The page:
CINCINNATI — Hamilton County's COVID-19 numbers are trending in the wrong direction.
County Commissioner Denise Driehaus didn't mince words during a press conference on Wednesday: The current trends are bad. Despite Hamilton County's higher-than-average vaccination rate as compared to the rest of the state, she said more people need to get the shots.
"We are trying to urge the alarm with folks to do what we know works," Driehaus said. "Which is get vaccinated and wear masks around people."
Driehaus said the 60-69 age group is the most hospitalized, replacing the 80-plus age group from a year ago. She said the reason for the change comes down to vaccinations and masks – people in the older age groups are more likely to get vaccinated and to wear masks. Nursing homes have also successfully managed to vaccinate most of their patients.
"The reason the numbers are dropping to younger people is that population is less vaccinated than the older population," Driehaus said. "It's the younger people now starting to show up at hospitals because they don't have that layer of protection and aren't as careful when they're going out."
Hamilton County Health Commissioner Greg Kesterman said the rise in cases is also leading to a rise in people getting a shot for the first time, even though they've been eligible for a vaccine for nearly a year. He said local numbers show 21 percent of those at local clinics are older than the recent eligible groups, like those under 16 years of age, and are coming in for their first shot.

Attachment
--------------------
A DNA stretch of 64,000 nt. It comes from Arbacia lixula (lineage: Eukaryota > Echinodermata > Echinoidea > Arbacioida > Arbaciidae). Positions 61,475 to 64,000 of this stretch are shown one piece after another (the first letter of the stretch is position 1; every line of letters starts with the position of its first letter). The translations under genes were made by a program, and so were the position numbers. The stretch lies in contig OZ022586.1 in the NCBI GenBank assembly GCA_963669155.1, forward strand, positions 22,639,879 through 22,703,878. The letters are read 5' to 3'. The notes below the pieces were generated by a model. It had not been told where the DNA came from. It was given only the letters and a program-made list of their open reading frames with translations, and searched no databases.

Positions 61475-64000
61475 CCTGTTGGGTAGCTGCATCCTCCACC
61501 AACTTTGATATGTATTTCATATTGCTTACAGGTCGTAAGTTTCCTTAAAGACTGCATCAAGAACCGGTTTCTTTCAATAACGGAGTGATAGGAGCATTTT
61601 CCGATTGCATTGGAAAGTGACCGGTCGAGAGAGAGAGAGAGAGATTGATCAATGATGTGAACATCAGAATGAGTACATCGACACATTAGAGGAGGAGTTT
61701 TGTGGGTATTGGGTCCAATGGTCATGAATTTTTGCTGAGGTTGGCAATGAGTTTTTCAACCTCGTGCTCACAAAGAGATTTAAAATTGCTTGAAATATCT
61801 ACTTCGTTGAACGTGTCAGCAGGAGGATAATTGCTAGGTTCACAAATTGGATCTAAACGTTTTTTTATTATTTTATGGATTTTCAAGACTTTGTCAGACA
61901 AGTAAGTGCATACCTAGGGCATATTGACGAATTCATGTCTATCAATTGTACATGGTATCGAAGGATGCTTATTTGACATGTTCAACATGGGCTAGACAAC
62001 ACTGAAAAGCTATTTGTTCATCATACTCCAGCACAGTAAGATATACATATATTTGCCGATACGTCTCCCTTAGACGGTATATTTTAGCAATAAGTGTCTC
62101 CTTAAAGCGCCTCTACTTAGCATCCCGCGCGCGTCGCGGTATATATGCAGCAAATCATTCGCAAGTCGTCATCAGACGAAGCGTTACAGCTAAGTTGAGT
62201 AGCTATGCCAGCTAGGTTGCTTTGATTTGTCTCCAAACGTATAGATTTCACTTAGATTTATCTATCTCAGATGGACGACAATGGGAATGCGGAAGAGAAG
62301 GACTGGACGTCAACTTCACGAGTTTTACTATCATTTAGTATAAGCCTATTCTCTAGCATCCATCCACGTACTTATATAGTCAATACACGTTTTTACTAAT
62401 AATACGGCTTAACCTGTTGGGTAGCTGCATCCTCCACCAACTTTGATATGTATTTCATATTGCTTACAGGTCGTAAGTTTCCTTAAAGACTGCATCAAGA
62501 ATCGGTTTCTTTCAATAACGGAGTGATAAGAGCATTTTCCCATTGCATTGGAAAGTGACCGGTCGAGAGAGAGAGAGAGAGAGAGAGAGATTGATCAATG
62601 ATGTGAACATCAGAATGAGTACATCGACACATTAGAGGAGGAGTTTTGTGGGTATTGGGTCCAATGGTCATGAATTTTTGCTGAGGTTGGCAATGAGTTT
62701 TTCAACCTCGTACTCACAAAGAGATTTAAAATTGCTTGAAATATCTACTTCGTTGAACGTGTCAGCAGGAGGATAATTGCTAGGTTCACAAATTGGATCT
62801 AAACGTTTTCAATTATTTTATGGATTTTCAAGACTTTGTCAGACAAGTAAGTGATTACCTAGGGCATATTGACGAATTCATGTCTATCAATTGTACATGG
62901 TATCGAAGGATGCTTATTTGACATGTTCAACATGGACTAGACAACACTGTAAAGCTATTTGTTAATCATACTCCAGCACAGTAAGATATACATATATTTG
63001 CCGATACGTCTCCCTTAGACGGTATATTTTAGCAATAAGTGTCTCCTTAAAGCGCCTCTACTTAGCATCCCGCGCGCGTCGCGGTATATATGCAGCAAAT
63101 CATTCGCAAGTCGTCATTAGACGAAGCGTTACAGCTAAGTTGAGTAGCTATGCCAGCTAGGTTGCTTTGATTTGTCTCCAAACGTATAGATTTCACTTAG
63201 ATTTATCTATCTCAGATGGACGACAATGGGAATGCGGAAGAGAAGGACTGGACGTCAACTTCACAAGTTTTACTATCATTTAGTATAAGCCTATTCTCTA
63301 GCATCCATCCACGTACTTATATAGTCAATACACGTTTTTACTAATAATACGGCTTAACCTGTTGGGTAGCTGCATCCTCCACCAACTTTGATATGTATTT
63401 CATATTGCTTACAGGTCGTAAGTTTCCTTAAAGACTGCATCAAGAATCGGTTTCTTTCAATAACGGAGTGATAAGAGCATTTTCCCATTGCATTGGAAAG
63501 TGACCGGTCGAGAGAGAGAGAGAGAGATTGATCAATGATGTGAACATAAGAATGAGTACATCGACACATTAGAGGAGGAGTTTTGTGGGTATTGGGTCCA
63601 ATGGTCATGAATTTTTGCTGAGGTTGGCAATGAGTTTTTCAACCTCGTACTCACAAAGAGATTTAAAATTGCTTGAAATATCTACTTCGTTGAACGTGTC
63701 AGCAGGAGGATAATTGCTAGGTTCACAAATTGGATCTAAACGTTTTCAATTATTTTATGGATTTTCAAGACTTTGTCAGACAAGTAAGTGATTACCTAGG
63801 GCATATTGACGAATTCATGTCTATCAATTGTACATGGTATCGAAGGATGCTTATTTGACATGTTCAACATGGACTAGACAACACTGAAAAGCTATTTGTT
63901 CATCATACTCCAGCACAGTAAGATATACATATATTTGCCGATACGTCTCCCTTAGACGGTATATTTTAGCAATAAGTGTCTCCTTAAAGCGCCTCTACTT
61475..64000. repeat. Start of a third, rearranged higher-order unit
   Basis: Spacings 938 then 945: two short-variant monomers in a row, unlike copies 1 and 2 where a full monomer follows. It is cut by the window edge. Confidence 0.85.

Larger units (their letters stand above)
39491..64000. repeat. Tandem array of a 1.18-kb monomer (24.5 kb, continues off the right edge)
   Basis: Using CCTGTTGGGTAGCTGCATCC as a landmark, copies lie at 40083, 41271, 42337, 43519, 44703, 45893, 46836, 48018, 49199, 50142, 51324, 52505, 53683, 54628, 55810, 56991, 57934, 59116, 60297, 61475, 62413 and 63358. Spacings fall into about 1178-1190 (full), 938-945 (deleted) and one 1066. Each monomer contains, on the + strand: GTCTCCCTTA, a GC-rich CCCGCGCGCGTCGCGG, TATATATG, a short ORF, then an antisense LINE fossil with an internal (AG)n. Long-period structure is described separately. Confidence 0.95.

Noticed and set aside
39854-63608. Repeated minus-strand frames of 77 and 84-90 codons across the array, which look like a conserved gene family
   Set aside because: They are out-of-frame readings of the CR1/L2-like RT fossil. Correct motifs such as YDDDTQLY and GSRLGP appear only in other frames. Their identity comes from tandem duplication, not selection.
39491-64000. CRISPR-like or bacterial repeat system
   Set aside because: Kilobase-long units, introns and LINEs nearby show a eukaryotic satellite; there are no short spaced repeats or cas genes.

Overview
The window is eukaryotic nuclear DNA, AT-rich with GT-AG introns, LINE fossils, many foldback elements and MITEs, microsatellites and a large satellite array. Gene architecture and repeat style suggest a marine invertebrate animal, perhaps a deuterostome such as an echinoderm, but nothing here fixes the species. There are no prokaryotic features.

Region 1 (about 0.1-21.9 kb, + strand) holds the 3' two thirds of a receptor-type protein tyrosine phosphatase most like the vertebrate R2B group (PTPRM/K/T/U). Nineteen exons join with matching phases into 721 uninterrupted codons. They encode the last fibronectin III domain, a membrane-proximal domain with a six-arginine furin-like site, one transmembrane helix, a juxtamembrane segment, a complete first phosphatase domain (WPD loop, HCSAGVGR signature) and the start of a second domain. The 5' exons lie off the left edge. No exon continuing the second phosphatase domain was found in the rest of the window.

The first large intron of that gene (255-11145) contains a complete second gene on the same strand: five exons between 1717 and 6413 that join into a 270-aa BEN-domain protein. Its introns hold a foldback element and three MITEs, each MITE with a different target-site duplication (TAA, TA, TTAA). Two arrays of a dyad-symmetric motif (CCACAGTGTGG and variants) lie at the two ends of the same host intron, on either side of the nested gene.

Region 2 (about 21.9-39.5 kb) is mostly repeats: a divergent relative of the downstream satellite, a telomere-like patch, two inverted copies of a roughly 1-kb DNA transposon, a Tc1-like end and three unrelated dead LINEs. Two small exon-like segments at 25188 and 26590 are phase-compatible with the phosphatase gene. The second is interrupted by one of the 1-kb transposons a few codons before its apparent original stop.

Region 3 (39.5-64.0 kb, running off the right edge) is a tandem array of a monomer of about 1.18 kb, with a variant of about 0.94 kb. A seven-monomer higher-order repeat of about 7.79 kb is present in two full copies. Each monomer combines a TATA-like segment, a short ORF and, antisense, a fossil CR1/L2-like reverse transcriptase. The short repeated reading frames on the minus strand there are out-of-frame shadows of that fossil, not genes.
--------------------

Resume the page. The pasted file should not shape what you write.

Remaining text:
"There are people who are getting it because they need it for work or to be around family at Christmas," Kesterman said.
Kesterman said the county is up to 455 cases a day. He said the numbers have been affected by two recent data dumps, where multiple days' data have been counted out, leading to massive changes in daily averages.
UC Health CEO Richard Lofgren mirrored comments made last week by Ohio Department of Health Director Dr. Bruce Vanderhoff, who said the rise in cases is much worse in the northern part of the state than the southern part of the state.
"Cleveland is really in dire straights," Lofgren said. "They have more cases now than at any other point of the pandemic."
Lofgren said Cincinnati was a couple weeks before reaching the same rates as Cleveland. Especially with the holiday season approaching.
"Vaccinations work and masks work," Lofgren said. "Think about the bubble if you're going to be with friends and family. As we come into the holiday season, understand the pandemic is active."